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E.C: Art: how much is pleasure and how much anguish?

M.B: Anguish is a work tool, it goes with my work. Anguish is like another brush, it is implicit. I don’t find a way to avoid it, sometimes you go beyond it. And also there is great pleasure, of course. The evil grace is that you’re never able to repeat the same pattern. Sometimes it turns out very well, and I go back to my workshop wondering if I step on the same stones, if I do exactly the same thing, it will turn out fine. No. Never.

E.C: Why?

M.B: It is a miracle that can never be repeated in the same way. Paradoxically, it will be repeated in another way, the complete opposite. It is about accepting, about accepting right and wrong just as it comes. The banalities that are always spoken are true.

E.C: Mali, Nepal, Japan, Sicily, Paris... You are a cosmopolitan man, some kind of migrant in a strange land. Why the need for a nomadic life?

M.B: It must be a result of the isolation. I understood that the first time I lived surrounded by water, I became claustrophobic. I have always seen the ships and wanted to be inside, even though painters are very sedentary.

E.C: Also as a source of inspiration?

M.B: Yes, after Mali I needed something at this level. That is why I went to the Himalayas, because I thought there was something there with a similar spiritual level to Mali, something I had not seen elsewhere. I went across the mountain range and I’m going back this summer. Also because I like the summer less here and I like August there. I have always thought that painters should constantly invent the techniques and the tools, we don’t have to assume anything. We have to reconsider it. In the Himalayas you have to reinvent how to work. Last time, I was working with parchments and I took some from here with me. I was working with them in monasteries. It is funny because the monks told me I was responsible for the animal, because each parchment was the skin of an animal. It is not a sin, you are responsible. It is nice: I had a little flock with me. Now I think about that with any piece of fabric, that you have to be responsible. It is a responsibility to place something new in the world; it does not matter if it is just a pot.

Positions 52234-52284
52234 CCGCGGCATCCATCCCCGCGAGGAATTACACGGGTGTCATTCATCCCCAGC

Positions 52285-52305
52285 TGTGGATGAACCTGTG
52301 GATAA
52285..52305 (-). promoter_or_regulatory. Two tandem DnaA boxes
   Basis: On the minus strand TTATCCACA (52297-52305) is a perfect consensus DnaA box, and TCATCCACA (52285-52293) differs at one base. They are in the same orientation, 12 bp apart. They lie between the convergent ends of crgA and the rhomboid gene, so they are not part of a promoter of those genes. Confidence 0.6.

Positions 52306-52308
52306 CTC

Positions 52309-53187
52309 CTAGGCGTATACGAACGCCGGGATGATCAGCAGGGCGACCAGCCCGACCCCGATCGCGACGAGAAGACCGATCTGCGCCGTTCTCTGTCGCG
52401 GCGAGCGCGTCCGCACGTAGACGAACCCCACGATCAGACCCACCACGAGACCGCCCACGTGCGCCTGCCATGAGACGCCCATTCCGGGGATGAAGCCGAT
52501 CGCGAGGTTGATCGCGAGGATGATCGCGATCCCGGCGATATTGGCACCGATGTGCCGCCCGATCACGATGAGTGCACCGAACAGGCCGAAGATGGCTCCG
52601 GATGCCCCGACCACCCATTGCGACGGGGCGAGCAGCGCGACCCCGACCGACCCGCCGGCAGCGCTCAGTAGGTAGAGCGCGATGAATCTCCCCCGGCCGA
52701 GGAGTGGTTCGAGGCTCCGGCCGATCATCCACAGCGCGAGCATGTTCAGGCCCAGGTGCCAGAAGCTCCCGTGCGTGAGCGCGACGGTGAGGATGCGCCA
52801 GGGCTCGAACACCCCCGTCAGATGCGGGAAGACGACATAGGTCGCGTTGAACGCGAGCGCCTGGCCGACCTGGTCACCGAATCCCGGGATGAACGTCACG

E.C: Mali’s situation is sad...

M.B: Mali has left a mark on me forever, without a doubt; in my work and in myself. But I already knew it was going to end badly, because I saw it coming. Even though I didn’t think it was going to end up quite so badly... Well, I thought my children would keep on going because they had a lot of friends there. Hopefully this will continue for them too. They meet there to make collective works. Since I no longer take part in these activities, I try to help with other things. It is fine if my children inherit this responsibility to try and improve, but these are things one cannot speak of. You do them but then don’t talk about them.


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E.C: I’m curious to know what happens inside the artist at the beginning of the creative process. The transformation from impulse to sublimation. You have mentioned that your painting is an activity that is, to some extent, sexual.

M.B: Yes, yes, everything is very sexual. It is clear. When I see the ceramics, it is so evident to me that sometimes it was almost ridiculous for me to emphasise it. Like in these vases of female genitals. In Palma Cathedral I looked at it with a psychoanalyst who is a friend of mine and I explained to her how some fish are like male genitals, and the fish open like vaginas and anuses. Our view of the world is a lot like this.